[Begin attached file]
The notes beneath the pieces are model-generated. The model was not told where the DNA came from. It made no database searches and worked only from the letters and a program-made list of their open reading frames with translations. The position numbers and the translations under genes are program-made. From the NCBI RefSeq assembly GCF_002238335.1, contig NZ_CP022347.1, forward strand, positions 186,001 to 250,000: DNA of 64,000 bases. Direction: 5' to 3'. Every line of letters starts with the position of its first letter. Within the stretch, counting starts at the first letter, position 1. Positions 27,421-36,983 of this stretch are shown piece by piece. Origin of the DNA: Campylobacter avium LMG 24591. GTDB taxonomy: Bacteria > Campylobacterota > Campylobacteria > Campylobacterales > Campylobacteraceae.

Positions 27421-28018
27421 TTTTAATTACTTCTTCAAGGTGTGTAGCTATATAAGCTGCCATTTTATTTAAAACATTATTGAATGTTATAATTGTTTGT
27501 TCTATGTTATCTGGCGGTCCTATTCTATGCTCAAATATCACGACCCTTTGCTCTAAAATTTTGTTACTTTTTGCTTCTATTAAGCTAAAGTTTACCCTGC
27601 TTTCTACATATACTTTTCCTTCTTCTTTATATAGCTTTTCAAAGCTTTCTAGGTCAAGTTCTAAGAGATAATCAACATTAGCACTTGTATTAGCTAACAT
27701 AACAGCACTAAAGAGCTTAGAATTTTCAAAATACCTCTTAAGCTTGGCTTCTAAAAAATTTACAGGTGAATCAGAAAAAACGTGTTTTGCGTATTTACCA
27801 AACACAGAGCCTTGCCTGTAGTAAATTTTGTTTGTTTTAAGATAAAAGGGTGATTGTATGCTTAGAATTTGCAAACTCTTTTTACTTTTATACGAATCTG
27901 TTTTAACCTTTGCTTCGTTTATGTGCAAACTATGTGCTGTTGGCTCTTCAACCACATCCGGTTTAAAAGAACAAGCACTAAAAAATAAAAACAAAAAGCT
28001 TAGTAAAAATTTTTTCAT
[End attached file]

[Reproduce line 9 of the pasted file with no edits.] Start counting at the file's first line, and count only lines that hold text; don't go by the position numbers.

28001 TAGTAAAAATTTTTTCAT